Alcohol addiction affects people differently. Some people with alcohol use disorders experience severe, noticeable side effects. Others perform well at work, have seemingly happy family lives and don’t drink around the clock. A high-functioning alcoholic may seem to keep their lives together while drinking in secret, but chronic alcohol abuse always leads to negative consequences.
People suffering from alcohol addiction don’t always hit rock bottom. Many people keep their addiction secret and believe they control how much they consume.
They may never get fired for being hungover, have a falling-out with friends or get pulled over for driving under the influence. The side effects might not catch up to them until old age, when chronic alcohol abuse takes its toll on their liver, heart and brain.
These people are commonly referred to as high-functioning alcoholics. A high-functioning alcoholic might drink moderately throughout the day — never enough to get drunk but always enough to curb cravings and stave off withdrawal. Or they may remain sober throughout the day but binge drink at night or on weekends.
But they have an addiction as real as those of the people who get in car accidents, show up to work drunk or lose their family and friends.
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The American Psychological Association classifies substances use disorders as mild, moderate or severe. The severe cases are obvious. They’re highlighted on TV and in the news. But mild and moderate cases may be more common, affecting millions across the U.S.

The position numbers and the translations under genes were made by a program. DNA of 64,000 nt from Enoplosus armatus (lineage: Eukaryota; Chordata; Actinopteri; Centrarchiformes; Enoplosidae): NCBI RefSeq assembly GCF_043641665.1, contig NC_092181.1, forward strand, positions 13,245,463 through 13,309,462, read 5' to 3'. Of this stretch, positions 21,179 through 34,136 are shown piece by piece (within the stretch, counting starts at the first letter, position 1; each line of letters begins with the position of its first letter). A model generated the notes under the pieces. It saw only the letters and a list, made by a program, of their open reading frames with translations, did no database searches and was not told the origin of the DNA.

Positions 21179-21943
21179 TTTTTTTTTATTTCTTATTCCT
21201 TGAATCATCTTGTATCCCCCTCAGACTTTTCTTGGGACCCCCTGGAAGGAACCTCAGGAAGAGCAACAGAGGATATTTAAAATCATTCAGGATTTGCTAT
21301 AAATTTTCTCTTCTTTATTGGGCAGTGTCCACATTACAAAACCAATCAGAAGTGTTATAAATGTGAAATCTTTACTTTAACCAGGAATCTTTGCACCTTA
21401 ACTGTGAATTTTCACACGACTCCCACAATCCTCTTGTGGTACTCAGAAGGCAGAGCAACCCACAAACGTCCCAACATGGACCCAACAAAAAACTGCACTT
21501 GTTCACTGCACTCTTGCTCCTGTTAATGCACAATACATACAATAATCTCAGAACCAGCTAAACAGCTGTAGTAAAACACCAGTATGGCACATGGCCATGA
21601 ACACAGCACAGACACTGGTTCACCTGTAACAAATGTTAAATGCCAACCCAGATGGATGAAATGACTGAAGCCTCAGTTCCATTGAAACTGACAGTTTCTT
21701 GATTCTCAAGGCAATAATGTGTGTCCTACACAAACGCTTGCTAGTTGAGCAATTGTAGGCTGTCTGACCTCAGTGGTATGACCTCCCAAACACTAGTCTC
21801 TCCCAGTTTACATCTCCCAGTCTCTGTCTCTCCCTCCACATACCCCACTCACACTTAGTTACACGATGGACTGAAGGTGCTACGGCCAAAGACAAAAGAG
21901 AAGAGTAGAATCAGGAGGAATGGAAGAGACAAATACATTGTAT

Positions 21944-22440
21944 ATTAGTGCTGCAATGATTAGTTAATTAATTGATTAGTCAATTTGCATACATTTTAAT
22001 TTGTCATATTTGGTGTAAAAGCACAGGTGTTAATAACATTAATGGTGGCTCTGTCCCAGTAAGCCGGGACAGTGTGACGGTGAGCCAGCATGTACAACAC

In 2007, Columbia University researchers found that 4 percent of Americans had an alcohol use disorder.
In 2007, Columbia University researchers analyzed data from the National Epidemiologic Survey on Alcohol and Related Conditions. They found that 4 percent of Americans had an alcohol use disorder. Among the 4 percent, 3 percent — about 9 million people — were considered functionally dependent.
Alcoholics have a stereotype, so friends, family members and co-workers might not recognize high-functioning alcoholics.
The term high-functioning is misleading, though. Some experts prefer the term “currently-functioning alcoholic” because odds are such people aren’t going to be high-functioning forever. They might not even continue to abuse alcohol forever.
The Columbia researchers found that about 72 percent of people who become dependent on alcohol overcome the disease, with or without treatment, within three or four years and do not relapse. The prognosis for the other 28 percent isn’t as encouraging. They relapse an average of five times and must work to remain sober for the rest of their lives.